Sacred places appear in most civilisations. Ancient worship sites and later religious buildings reflect their builders’ beliefs.
Henges Give Early Hints of Ritual
Henges comprise a circle of standing stones, or a simple ditch and bank. Matt Reynolds and Steve Platt, write in “Henge Monuments” on Channel 4’s Time Team Archaeological site, accompanying the TV series headed by Professor Mick Aston of Bristol University. They note that the area enclosed by a henge varies considerably in size, up to 12 hectares. The oldest dates from around 3,300 BC. Some timber examples have postholes remaining in the ground. Cairns, or standing stones, pits, burials and stone or timber entrance posts may feature.
Burial Evidence Begins to Sketch Ritual Picture
A henge’s bank lies outside its ditch. This shows that they were not intended as defensive enclosures. It is considered more likely that they served religious or ceremonial purposes. Cremation remains at Stonehenge date from 3030-2880 BC. The remains of around 240 people have been uncovered during excavations.
Ancient Avenue Leads to Complex Picture
An ancient avenue runs from Stonehenge to the River Avon. This suggests that processional rites occurred between the monument and the water’s edge. Water was frequently associated with passage to the next world. Dante’s journey to the Styx with Virgil in the Divine Comedy hauntingly demonstrates literature’s spiritual debt. Sun worship also featured in many early beliefs. The Stonehenge end of the Avenue is aligned to the summer solstice sunrise.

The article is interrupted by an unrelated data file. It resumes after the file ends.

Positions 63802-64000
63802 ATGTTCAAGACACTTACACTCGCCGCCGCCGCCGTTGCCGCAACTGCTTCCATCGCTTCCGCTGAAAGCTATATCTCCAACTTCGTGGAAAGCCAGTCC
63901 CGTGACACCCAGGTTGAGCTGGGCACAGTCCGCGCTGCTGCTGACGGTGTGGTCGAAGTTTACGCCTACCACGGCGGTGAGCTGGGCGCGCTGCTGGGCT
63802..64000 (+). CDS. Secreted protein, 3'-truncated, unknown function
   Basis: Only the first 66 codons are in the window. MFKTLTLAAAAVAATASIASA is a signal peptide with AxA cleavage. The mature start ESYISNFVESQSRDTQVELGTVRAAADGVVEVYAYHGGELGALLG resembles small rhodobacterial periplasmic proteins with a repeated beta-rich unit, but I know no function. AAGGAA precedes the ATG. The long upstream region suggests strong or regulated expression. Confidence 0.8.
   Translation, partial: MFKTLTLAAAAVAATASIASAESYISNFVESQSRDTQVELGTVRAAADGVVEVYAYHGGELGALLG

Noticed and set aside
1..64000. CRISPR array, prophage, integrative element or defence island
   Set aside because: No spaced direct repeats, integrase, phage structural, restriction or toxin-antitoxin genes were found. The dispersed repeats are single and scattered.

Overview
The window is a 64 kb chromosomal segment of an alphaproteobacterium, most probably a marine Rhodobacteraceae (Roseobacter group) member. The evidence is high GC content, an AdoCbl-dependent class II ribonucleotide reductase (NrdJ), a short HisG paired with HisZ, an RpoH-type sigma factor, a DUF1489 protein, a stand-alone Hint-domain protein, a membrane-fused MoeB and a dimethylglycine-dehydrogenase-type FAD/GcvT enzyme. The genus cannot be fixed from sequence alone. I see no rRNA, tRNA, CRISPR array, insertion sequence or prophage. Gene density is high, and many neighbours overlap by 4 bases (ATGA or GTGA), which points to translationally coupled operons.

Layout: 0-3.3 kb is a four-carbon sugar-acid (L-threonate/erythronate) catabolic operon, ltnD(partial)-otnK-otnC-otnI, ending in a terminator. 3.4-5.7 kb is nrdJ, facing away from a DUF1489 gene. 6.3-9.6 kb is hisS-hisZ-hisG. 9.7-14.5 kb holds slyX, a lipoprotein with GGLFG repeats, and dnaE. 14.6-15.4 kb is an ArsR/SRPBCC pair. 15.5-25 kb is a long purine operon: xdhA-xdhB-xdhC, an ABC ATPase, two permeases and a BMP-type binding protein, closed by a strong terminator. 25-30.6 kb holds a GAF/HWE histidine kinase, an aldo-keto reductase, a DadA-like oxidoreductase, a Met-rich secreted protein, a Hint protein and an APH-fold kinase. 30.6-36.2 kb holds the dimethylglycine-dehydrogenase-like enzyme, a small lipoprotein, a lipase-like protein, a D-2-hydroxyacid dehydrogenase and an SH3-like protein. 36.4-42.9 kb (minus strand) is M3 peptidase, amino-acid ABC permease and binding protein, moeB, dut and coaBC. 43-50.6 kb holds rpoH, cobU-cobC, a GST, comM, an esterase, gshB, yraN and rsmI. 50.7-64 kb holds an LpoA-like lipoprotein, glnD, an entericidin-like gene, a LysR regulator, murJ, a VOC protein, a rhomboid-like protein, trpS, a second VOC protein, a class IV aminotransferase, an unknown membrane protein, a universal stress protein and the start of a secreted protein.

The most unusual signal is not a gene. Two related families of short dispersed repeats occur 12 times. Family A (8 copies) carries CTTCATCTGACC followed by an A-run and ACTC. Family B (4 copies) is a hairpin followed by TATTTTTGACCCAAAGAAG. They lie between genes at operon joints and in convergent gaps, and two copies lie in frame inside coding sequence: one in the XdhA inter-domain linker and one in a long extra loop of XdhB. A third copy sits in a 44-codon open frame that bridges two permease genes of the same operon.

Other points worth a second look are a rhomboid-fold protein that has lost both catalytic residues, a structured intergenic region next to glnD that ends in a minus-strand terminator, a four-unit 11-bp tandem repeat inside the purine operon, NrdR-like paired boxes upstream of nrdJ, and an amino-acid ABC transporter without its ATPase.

The West Kennet Avenue links the Avon with Old and continues to another henge at Avebury. An entire prehistoric ceremonial landscape is thus slowly emerging, around Stonehenge. According to Thomas H. Maugh, in the October 2009 Los Angeles Times Article “Discovery Sheds New Light on Stonehenge”, another henge lies at the opposite end of the Avenue to Stonehenge. British archaeologists found a ring of post- holes close to the banks of the Avon. This confirmed Stonehenge as part of a complex prehistoric spiritual site. Funeral customs linked the visible landscape, stones, water and afterlife.
Inca Sun Worship Ritual Blazed Legendary Trail
Bamber Gascoigne, History World 2010 “History of the Incas” summarises 15th century South American Inca sun worship. Modern Cuzco surrounds its Inca origins. Inca masonry is still visible, underpinning church buildings and dominating streets. Three colossal polygonal ramparts on a hillside north of the city are the remains of Saqsawaman. Formerly regarded as an Inca fortress, it is now considered a ritual temple, for state rituals and homage to the sun.
Ritual Sun worship began with chanting at dawn, rising to a noonday crescendo, followed by a gradual diminuendo to a silent dusk. The Incas’ role was as that of the sun’s earthly representatives.
Aztec Temple Gives Ancient Gateway to New Revelations
Nancy Durrant and Ben Hoyle revealed new Aztec finds in a June 11 2009 Times article “Aztec Temple Promises to Yield One of Antiquity’s Great Treasures”. Earthquake damage in 1985 may have opened the first known tomb of an Aztec ruler. This is in the centre of the former Aztec capital of Tenochtilan.